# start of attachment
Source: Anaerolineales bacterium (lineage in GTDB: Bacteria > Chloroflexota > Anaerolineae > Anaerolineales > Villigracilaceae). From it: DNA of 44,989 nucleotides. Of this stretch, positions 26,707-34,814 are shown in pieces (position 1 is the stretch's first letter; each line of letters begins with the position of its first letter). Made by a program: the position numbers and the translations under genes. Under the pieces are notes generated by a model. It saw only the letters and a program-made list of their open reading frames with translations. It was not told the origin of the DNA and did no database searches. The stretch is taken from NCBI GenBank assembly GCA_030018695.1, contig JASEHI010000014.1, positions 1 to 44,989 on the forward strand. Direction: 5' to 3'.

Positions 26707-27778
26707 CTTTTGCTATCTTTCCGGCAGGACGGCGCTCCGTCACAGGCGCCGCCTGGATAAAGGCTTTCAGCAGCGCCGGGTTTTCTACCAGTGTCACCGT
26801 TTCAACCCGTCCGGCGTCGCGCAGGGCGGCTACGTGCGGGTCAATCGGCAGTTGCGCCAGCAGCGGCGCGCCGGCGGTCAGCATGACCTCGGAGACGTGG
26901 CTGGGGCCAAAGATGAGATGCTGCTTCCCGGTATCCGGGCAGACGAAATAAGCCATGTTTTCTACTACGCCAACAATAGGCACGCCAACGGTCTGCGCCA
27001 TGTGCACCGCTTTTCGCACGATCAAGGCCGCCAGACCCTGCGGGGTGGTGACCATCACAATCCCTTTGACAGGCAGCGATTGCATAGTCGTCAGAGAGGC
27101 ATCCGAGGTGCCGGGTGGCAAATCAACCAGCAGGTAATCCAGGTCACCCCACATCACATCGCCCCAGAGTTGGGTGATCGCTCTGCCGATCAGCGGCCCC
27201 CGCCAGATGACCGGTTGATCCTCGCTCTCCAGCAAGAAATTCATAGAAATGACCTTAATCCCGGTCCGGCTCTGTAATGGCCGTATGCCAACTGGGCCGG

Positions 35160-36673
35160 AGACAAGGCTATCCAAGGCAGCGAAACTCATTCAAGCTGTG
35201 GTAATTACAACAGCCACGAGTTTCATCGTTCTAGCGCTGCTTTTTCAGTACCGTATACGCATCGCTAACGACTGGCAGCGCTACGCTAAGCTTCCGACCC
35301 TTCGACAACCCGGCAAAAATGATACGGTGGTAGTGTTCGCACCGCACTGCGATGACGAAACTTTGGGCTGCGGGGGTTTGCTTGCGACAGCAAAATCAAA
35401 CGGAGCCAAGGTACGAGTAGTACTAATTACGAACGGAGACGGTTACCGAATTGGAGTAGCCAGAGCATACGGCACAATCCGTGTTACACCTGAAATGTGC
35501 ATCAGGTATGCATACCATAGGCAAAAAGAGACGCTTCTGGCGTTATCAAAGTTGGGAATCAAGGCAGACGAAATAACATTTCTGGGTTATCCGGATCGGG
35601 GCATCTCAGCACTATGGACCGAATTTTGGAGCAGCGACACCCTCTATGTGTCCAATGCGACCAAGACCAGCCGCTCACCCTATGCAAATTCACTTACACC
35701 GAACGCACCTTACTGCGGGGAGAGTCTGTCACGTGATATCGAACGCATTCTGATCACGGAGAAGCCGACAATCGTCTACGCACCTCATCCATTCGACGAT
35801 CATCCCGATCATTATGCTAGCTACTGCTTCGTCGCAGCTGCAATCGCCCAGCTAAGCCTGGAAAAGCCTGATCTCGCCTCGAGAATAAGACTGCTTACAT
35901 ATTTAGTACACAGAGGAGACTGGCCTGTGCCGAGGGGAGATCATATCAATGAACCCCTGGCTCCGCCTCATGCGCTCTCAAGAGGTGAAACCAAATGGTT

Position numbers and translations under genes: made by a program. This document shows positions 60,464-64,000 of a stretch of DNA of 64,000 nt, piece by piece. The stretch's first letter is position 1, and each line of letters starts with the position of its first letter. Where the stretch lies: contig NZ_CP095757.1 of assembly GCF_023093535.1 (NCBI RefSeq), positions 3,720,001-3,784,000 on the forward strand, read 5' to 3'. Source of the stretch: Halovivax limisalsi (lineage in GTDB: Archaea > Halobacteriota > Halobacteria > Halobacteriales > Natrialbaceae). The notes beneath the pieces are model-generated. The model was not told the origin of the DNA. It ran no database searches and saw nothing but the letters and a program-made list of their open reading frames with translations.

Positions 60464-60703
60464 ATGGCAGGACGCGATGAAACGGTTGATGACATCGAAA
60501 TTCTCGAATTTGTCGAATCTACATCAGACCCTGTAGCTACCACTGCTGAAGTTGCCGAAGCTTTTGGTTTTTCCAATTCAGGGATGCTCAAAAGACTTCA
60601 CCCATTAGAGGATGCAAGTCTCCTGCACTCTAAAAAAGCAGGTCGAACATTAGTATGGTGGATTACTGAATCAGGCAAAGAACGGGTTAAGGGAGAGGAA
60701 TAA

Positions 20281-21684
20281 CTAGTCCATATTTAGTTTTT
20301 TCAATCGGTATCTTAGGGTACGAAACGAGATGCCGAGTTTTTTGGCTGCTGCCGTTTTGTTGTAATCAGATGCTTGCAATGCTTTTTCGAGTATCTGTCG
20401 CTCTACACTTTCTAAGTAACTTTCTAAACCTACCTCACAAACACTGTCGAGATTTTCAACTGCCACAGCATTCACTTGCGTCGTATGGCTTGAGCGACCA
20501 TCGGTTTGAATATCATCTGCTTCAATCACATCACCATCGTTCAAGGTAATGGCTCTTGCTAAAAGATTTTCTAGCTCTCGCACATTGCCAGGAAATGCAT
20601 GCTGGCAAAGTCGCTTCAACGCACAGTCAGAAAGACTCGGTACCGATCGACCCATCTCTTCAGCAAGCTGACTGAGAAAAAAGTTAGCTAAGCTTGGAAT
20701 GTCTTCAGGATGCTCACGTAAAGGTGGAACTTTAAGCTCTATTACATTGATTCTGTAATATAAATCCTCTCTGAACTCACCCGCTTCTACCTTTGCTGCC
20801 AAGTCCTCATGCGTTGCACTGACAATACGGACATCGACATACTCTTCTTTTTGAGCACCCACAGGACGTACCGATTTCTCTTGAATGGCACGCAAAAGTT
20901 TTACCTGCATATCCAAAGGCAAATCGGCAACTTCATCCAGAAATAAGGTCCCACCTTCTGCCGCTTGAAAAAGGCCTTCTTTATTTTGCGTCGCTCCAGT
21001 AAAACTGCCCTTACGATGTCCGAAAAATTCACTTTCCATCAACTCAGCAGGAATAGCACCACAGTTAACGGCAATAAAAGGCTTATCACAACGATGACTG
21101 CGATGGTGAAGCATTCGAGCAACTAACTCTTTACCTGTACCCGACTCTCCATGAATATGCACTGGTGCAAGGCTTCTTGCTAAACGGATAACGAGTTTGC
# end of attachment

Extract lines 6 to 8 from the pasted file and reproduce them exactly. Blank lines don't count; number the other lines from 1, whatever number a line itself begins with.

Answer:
27001 TGTGCACCGCTTTTCGCACGATCAAGGCCGCCAGACCCTGCGGGGTGGTGACCATCACAATCCCTTTGACAGGCAGCGATTGCATAGTCGTCAGAGAGGC
27101 ATCCGAGGTGCCGGGTGGCAAATCAACCAGCAGGTAATCCAGGTCACCCCACATCACATCGCCCCAGAGTTGGGTGATCGCTCTGCCGATCAGCGGCCCC
27201 CGCCAGATGACCGGTTGATCCTCGCTCTCCAGCAAGAAATTCATAGAAATGACCTTAATCCCGGTCCGGCTCTGTAATGGCCGTATGCCAACTGGGCCGG